Exercise and Dance Tharapy - can allow residents to improve mobility, circulation and self-esteem; also, confusion, loss of memory and depression can be improved with this form of alternative therapy.
Music Therapy - is one of the most popular alternative therapies, which allows patients with various levels of cognition to experience many happy memories.
An additional form of therapy is access to worship services, which give the resident a chance to express and experience their religious beliefs, regardless of the level of cognition.
Pharmacologic Approaches to DBS
The OBRA and COBRA legislation requires that nursing facility (NF, formerly SNF and ICF) patients be:
1. Free from unneccesary drugs OF ALL
TYPES (remember that most drugs
have a possibility to be psychoactive - see below) Unnecessary Drugs are defined as:
a. Excessive dose
b. Excessive duration
c. Excessive adverse consequences
d. Without adequate monitoring
e. Any combination of the above 2. Free from chemical restraints (what
are most commonly thought of as
psychotropic drugs to include
antipsychotics, antidepressants and
anxiolytic and hypnotic meds). If
antipsychotic drugs such as Haldol,
Mellaril or Navane, are to be used
they must be used appropriately.
Many times the drug regimen for the nursing facility patient includes medications that can affect cognition, mentation, alertness, and ability to perform activities of daily living (ADLs).
The table lists drugs -- an extremely wide variety of them -- that may be used, knowingly or not, as chemical restraints.
The patient receiving an antipsychotic must have an indication from the following choices: Schizophrenia or schizo-affective disorder; delusional disorders acute psychosis or mania with psychotic mood; brief reactive psychosis; atypical psychosis; Tourette's Syndrome; schizophreniform disorder; Huntington's chorea; short-term symptoms of nausea, vomiting, hiccups or itching; and dementia associated with psychotic or violent features that represent a danger to the patient or others.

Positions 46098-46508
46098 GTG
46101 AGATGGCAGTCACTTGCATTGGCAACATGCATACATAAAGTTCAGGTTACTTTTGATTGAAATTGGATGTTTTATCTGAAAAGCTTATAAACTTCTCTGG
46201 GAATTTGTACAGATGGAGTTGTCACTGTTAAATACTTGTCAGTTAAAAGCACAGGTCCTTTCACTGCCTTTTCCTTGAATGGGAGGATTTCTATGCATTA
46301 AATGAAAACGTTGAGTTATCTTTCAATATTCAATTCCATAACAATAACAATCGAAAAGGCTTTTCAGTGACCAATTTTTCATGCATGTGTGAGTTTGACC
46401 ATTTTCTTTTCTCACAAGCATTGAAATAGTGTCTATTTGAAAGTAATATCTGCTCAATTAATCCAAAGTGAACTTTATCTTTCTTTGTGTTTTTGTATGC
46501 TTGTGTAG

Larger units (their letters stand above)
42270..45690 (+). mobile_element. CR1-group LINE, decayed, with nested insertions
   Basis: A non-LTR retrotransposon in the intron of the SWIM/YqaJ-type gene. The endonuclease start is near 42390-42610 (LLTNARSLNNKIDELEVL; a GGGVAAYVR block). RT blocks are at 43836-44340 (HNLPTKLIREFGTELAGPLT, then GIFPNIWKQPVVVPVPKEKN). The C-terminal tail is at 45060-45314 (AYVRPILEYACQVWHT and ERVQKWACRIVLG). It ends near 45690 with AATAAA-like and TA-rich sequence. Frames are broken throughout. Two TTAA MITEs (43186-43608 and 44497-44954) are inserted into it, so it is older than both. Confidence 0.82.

As already mentioned, yelling may be considered to be an indication for medication, if t is constant and considered traumatizing to other residents. Of course the usage of an isolation room, in which all the "Yellers" or "Screamers" are placed, is preferable to sedation.
Antipsychotic drugs should NOT be used for the following:
Restlessness, fidgeting, or wandering; insomnia; depression; screaming or crying out; anxiety; memory impairment; uncooperativeness; agitation; sedation; calming; "inability to manage patient."
Reasons for the usage of antipsychotic drugs must be documented on the physician's orders or progress note and in the patient care plan.
Antipsychotic drugs MUST be used in the minimal dose necessary to control the above indications. This minimalization may be assured by: 1. Periodic tapering -- minimally, every
six months -- by at least 25% of
the daily dose in an attempt to discontinue
the drug if patient improvement
is noted; 2. Using staff intervention to find out
why the patient may have a behavioral
problem; 3. Monitoring and documenting the
HARMFUL patient target symptom
or behavior (e.g. biting, scratching,
kicking), and whether the target symptom
is actually affected on a month-to-month
basis by the antipsychotic; 4. Observing and documenting adverse
effects (e.g. sedation, falls, worsened
behavior or disorientation/confusion,
extrapyramidal symptoms and tardive
dyskinesia) on a monthly basis. The